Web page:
States Are Reopening—So Why Are We Still Paying $600 Per Week in Coronavirus Unemployment?

A blackjack dealer wears a face shield during the reopening of The D hotel-casino, closed by the state since March 18, 2020 as part of steps to slow the spread of the coronavirus disease (COVID-19), in downtown Las Vegas, Nevada, U.S. June 4, 2020. REUTER
June 20, 2020 Topic: Politics Region: Americas Blog Brand: The Reboot Tags: CoronavirusCOVID-19PandemicReopen AmericaUnemployment

States Are Reopening—So Why Are We Still Paying $600 Per Week in Coronavirus Unemployment?

That's how Democrats sold it.

According to The New York Times and as depicted in the map below, “All 50 states have begun to reopen in some way after the coronavirus thrust the country into lockdown starting in March.”

That fact is important as Congress considers what to do about the unprecedented $600 bonus added through July to every unemployment benefit check. The Senate had a robust debate in March when this extraordinary bonus was created about why it was needed. As the quotes below from that debate highlight, key legislators argued the bonus was needed “while the consumer economy is shuttered” and “we are asking these people to stay home.” Those conditions are lifting as lockdowns end and all 50 states reopen their economies, and hiring and consumer spending are beginning to show signs of recovery.  That suggests the $600 bonus should expire as scheduled at the end of July, too.

Senator Ron Wyden (D-OR), lead Democrat on the Senate Finance Committee with jurisdiction over unemployment insurance (UI):

While the consumer economy is shuttered, Congress has a responsibility to make sure that Americans can bounce back in a matter of weeks or months. Otherwise, millions will struggle and be slow to recover from the economic crisis, and many might not make it if the Senate doesn’t move to help them now, now, now.”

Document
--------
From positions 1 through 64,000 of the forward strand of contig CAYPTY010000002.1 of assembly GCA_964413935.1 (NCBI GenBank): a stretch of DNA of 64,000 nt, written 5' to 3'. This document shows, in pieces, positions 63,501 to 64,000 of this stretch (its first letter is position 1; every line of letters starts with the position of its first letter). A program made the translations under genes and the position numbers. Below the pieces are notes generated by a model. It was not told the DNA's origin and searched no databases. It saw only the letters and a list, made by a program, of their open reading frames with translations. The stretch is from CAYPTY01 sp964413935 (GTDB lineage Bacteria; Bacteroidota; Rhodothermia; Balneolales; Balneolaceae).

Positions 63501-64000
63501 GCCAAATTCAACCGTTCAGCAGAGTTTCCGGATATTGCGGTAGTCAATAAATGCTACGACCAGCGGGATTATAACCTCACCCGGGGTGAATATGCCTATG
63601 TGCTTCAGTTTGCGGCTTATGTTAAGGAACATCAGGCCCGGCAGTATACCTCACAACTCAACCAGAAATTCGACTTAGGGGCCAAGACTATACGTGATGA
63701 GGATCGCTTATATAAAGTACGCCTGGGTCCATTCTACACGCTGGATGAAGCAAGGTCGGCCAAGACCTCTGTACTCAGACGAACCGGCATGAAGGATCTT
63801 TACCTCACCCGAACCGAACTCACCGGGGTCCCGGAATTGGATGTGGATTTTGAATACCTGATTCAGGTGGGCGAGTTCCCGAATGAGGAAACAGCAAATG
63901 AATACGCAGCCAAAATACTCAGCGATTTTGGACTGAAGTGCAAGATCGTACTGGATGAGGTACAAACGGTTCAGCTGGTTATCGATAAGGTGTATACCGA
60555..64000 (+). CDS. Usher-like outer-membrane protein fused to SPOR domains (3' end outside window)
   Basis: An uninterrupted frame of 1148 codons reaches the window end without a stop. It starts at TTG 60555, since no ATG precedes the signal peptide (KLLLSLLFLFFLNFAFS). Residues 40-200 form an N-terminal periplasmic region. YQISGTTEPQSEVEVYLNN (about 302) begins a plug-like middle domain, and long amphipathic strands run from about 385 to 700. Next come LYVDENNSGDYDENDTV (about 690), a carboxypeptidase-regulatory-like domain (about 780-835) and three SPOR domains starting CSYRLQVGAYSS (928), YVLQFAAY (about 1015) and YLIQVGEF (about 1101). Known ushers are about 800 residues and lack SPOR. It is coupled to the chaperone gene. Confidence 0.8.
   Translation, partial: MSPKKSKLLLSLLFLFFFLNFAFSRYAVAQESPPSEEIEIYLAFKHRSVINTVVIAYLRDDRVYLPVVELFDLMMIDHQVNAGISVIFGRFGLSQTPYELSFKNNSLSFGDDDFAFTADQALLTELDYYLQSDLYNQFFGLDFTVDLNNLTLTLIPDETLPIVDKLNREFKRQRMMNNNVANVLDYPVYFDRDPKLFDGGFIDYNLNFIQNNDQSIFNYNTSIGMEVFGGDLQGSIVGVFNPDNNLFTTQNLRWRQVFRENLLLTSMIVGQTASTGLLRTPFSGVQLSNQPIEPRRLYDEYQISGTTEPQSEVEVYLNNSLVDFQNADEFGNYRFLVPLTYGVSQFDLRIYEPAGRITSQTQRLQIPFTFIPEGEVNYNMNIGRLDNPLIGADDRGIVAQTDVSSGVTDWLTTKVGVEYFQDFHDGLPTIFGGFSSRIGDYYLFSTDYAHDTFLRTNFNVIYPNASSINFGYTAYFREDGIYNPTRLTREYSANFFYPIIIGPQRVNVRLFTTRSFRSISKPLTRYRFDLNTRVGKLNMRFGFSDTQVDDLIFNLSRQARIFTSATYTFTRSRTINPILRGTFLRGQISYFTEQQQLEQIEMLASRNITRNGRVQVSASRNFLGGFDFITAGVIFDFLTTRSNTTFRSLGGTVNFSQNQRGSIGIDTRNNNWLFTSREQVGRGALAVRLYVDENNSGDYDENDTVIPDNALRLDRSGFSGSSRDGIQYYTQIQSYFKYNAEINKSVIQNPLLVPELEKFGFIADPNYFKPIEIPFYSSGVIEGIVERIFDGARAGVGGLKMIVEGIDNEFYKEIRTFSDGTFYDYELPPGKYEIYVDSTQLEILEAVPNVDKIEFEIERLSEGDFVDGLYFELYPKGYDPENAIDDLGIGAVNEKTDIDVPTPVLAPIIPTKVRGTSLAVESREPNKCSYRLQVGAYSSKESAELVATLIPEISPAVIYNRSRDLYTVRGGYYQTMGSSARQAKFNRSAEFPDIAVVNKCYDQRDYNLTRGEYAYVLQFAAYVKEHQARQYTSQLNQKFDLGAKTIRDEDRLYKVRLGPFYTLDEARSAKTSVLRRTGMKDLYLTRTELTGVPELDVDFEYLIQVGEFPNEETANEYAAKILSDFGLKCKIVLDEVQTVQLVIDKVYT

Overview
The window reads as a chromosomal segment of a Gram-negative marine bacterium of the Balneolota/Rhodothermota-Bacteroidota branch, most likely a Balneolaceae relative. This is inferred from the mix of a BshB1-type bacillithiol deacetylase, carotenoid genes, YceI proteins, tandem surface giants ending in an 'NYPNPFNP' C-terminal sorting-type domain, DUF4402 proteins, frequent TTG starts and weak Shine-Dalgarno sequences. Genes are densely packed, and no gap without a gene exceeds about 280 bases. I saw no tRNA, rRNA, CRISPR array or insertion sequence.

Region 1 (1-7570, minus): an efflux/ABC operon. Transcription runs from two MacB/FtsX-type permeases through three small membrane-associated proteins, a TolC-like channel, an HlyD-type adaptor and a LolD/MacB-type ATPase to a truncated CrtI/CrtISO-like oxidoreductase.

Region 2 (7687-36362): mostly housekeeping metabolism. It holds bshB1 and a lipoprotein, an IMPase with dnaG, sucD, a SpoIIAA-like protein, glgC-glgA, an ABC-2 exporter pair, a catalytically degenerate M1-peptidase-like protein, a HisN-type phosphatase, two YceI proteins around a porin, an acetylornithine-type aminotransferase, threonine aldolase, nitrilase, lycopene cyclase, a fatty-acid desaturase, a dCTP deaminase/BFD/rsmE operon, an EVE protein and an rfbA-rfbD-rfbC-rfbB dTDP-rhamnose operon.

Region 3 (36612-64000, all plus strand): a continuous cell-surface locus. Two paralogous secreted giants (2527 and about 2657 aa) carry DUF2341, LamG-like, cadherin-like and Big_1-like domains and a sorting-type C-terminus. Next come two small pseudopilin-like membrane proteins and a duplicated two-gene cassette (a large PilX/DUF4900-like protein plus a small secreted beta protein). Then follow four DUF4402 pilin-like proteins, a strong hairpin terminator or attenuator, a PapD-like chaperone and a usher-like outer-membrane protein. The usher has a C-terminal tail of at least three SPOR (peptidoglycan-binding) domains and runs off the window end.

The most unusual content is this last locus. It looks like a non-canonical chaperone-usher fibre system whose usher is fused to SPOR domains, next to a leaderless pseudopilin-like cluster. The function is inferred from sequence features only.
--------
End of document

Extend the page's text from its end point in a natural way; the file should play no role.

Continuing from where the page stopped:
Senator Richard Durbin (D-IL):

“One last point, we are asking these people to stay home. We were asking them to help us defeat this virus by not working and to stay with their families. So one of the incentives here, if there is a good unemployment benefit coming in, is that they can keep their families together while they obey this directive, at least, from government, State and Federal.”

Senate Minority Leader Chuck Schumer (D-NY):

“The agreement increases the maximum unemployment benefit by $600 per week and ensures that laid-off workers, on average, will receive their full pay for 4 months…. It will also allow companies to furlough workers so that they can stay on as employees, so when, God willing, this crisis abates, they can quickly resume work with their employer and businesses can reassemble.”

Senators Ted Cruz (R-TX) and Richard Durbin (D-IL) had this exchange:

Mr. CRUZ. “These quarantines are going to end. The period of staying at home is going to end. But under the policy favored by the Democratic Senators, there is going to be an incentive that is going to end up with more people being unemployed….”

Mr. DURBIN. “Senator, I am sure you are acutely aware that this is a 4-month program. We are not offering people this benefit indefinitely. I hope we don’t have to renew it…”

Senator Bernie Sanders (I-VT):

“And now I find that some of my Republican colleagues are very distressed. They are very upset that somebody who is making 10, 12 bucks an hour might end up with a paycheck for 4 months that is more than they received last week. Oh, my God, the universe is collapsing. Imagine that. Somebody who is making 12 bucks an hour now faces, like the rest of us, an unprecedented economic crisis and, with the 600 bucks on top of their regular unemployment check, might be making a few bucks more for 4 months. Oh, my word, will the universe survive?”

This article by Matt Weidinger first appeared in AEIdeas on June 17, 2020.

Image: Reuters.